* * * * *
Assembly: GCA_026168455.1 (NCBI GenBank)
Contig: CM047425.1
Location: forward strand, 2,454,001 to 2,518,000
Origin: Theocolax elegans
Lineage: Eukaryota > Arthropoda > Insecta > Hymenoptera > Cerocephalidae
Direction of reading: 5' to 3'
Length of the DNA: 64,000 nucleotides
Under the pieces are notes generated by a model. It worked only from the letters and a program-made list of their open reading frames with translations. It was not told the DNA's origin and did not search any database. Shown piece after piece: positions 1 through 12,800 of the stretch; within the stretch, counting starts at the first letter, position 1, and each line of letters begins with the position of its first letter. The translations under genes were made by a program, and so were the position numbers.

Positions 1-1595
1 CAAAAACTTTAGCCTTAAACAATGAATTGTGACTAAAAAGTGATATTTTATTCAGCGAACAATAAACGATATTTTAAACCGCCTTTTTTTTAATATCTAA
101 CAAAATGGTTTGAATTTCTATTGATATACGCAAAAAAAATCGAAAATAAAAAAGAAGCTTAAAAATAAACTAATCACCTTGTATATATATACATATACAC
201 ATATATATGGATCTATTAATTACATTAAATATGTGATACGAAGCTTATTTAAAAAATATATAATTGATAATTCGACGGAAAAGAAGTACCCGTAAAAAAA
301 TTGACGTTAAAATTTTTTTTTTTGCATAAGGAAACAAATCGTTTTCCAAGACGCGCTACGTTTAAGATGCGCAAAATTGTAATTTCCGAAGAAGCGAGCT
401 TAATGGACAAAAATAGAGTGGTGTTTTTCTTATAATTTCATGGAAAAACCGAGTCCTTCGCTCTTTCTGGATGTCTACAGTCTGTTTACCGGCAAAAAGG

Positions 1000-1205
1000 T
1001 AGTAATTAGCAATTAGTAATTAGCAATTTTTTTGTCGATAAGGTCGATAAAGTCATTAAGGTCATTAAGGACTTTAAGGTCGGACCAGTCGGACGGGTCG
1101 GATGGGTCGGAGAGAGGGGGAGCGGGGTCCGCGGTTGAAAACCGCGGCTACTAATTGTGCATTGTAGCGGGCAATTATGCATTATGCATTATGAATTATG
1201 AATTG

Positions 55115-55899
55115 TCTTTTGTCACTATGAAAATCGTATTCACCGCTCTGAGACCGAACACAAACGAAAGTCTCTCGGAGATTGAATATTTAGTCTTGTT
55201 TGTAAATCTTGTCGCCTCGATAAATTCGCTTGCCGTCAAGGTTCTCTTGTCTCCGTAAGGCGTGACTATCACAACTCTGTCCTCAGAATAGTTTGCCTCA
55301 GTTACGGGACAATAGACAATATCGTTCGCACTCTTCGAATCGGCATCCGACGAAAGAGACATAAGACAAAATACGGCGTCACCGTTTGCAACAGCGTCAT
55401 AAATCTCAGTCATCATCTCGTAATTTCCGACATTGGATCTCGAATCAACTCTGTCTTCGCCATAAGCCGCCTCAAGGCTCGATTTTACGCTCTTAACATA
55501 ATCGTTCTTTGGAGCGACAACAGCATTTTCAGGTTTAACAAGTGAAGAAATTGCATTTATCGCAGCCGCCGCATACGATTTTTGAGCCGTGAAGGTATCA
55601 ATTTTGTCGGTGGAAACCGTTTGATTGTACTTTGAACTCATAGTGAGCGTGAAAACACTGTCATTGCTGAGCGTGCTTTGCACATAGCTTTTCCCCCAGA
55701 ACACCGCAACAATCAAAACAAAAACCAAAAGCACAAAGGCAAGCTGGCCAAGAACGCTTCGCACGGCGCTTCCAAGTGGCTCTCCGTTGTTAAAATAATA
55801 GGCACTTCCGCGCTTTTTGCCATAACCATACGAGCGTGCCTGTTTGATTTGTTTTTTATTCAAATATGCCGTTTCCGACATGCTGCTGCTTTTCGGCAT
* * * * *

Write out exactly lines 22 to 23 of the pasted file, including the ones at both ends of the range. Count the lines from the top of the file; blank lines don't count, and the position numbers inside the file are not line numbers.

55201 TGTAAATCTTGTCGCCTCGATAAATTCGCTTGCCGTCAAGGTTCTCTTGTCTCCGTAAGGCGTGACTATCACAACTCTGTCCTCAGAATAGTTTGCCTCA
55301 GTTACGGGACAATAGACAATATCGTTCGCACTCTTCGAATCGGCATCCGACGAAAGAGACATAAGACAAAATACGGCGTCACCGTTTGCAACAGCGTCAT